Saturday, May 5, 2018
The Brig at Magnusson Park
Please note: the second day of SMPG training will be completed online, at a date & time determined by the group.
|Time||View Ridge Room||Garden Room||Belvedere Terrace Room|
|8:30-9:00 AM||Introductions: Making the Most of a SENG Conference||SMPG Facilitator Training|
Neurological Development and the Gifted Brain
|SMPG Facilitator Training|
|10:30-11:30 AM||Break Out
Megan Reinmann, Hallowell Todaro Center
Executive Functioning & the Learning Brain: Understanding What Educational Neuroscience Says about Highly Capable Students with Learning Differences
Anne van Roden & Gloria Sanford
Anxiety, Perfectionism, & the Inner Critic
|SMPG Facilitator Training|
|11:30 AM-12:30 PM||Lunch & Reflection||Lunch & Reflection|
|12:30-1:30 PM||Afternoon Keynote
Understanding the Essential Need for Social Emotional Development in Gifted Children
|SMPG Facilitator Training|
|1:30-2:30 PM||Break Out
Todd Christensen and Jody Hess
On-line Professional Development Opportunities that Support the Needs of Highly Capable Students
From the Couch to the Screen: Is Online Therapy Right for Your Family?
|SMPG Facilitator Training|
|2:30-3:30 PM||Break Out
Confronting ‘Cultureblind’ Ideology: Toward a Social Emotional and Cultural (SEC) Contextual Model for STEM Identity and Talent Development
Austina De Bonte
What Parents And Educators Need To Know About Smart Kids
|3:45-5:00 PM||P. Susan Jackson’s RISE: The Movie and Discussion|
About the Sessions
Understanding Brain Development in Gifted Children – Dr. Beth Houskamp
In order to be a helpful adult in a gifted child’s life, it is very useful to understand the unique trajectory of brain development in gifted children and ways in which brain development directly impacts a child’s emotions and behavior. Challenging behavior has traditionally been thought of as willful and goal oriented. However, recent neuropsychological research with gifted kids suggests that challenging behavior is often not purposeful. A conceptual model of brain development in gifted children, along with relevant research data, will be presented. When adults are able to understand what’s happening from a brain development perspective it allows us to consider ways of relating to gifted children in order to develop positive, helpful deep relationships with them and to enhance their ability to maximize their potential.
Dr. Beth Houskamp spent over 25 years in academia, as a Professor of Clinical Psychology, Director of Neurodevelopmental Clinics, and administrator of graduate programs in Clinical Psychology. Her areas of research, teaching, and clinical interests include neurodevelopment in gifted children and parenting gifted children. She currently is retired from academia, lives in the mountains in Southern California, and consults and lectures on holistic approaches to parenting and a neurodevelopmental understanding of gifted children.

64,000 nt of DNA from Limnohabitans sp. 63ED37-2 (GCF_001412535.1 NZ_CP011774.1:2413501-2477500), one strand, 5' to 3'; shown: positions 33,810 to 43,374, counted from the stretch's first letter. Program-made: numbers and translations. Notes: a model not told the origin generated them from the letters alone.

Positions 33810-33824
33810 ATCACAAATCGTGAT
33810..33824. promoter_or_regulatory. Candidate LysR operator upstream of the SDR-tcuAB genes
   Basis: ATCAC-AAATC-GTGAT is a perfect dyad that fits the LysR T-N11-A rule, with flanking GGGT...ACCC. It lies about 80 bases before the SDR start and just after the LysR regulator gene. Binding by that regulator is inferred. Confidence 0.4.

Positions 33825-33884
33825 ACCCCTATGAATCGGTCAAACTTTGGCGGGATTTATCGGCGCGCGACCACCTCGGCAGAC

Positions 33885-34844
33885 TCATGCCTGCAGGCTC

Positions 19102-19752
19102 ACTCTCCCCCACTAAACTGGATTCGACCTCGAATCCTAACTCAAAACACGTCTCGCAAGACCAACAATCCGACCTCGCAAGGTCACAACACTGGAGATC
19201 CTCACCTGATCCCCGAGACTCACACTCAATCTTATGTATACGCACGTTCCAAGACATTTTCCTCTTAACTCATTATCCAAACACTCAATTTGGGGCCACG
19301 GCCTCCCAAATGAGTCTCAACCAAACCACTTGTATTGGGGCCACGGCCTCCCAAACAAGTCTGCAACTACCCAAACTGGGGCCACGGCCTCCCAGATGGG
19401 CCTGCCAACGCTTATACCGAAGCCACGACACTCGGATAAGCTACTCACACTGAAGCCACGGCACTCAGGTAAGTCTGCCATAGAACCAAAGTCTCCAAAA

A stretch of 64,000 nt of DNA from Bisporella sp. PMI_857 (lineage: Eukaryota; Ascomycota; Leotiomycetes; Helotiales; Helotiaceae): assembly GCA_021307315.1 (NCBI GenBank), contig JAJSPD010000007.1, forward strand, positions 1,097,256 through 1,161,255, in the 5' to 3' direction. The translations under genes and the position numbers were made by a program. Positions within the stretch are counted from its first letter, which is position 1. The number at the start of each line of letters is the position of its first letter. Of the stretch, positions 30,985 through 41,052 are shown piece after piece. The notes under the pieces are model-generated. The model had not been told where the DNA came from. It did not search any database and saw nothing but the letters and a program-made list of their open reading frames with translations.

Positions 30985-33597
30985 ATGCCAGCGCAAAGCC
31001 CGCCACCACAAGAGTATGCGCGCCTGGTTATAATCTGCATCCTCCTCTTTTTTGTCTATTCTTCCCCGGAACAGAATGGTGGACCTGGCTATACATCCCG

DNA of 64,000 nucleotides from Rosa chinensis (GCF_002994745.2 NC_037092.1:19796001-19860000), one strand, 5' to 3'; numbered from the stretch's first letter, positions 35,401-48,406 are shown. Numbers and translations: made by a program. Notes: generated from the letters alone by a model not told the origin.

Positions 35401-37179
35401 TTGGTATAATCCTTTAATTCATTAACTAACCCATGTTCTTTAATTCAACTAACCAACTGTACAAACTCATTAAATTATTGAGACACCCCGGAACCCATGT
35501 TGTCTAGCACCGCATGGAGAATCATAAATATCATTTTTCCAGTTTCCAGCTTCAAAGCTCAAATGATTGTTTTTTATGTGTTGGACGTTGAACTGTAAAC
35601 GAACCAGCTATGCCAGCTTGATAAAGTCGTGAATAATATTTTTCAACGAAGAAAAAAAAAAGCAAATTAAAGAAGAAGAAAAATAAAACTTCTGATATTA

Understanding the Essence of Developing Social and Emotional Needs in Gifted Students – Dr. Michael Postma
Developing social and emotional intelligence in gifted children is the foundation to a successful life. Explore what it is like to be a gifted student in school and the social/emotional impact of stress, anxiety, and relationships on the social/emotional well-being of the gifted student. Examine these challenges and discover strategies to help.
Dr. Michael Postma is the Executive Director of SENG (Supporting the Emotional Needs of Gifted). A former consultant, speaker, and author, Dr. Postma has dedicated his career to the holistic development of both gifted and twice-exceptional children. Dr. Postma has worked in the field of gifted/talented education as both a teacher and administrator in the public school system and was the architect of the Minnetonka Navigator Program, a magnet school for highly and profoundly gifted students. You can check out his latest book “The Inconvenient Student: Critical Issues in the Identification and Education of Twice-Exceptional Students” on Amazon. He currently lives in Surf City, NC and is the father of four children, three of whom are twice-exceptional.
Confronting ‘Cultureblind’ Ideology: Toward a Social Emotional and Cultural (SEC) Contextual Model for STEM Identity and Talent Development – Dr. Kristina Henry Collins, SENG President-Elect
At the earliest stages of development for any individual are the family and the community. Culturally responsive educators first recognize the values and interests that families and communities instill in students as members of that culture. As they work to empower students through the perspective of their own social, emotional, and cultural capital, they validate that which families offer in terms of development and guidance of the gifted individual. This compels us to approach learning, including gifted and advanced development, as extended development with continuity and a positive perspective of all communities. This presentation addresses shortcomings in the contextual examination and implementation of STEM talent development, offering insight and strategies throughout the STEM pipeline.
Dr. Kristina Henry Collins’ research focuses on STEM identity, STEM talent development, parent engagement, and multicultural gifted education. She is a graduate of the The University of Georgia, where she earned a Ph.D. in educational psychology. She also holds an Ed.S. in educational psychology from the The University of Georgia, a M.S.Ed. in mathematics from Jacksonville State University, a B.S. in engineering from the University of Alabama, and a Military Science diploma in cryptology from the United States Navy. Dr. Collins has many years of experience with STEM teaching and leading in Title I middle schools and high schools. Her professional certifications include technology education, AP computer science, and educational leadership/administration. At Texas State University, she teaches courses related to talent development and gifted education.
What Parents And Educators Need To Know About Smart Kids – Austina De Bonte, President NWGCA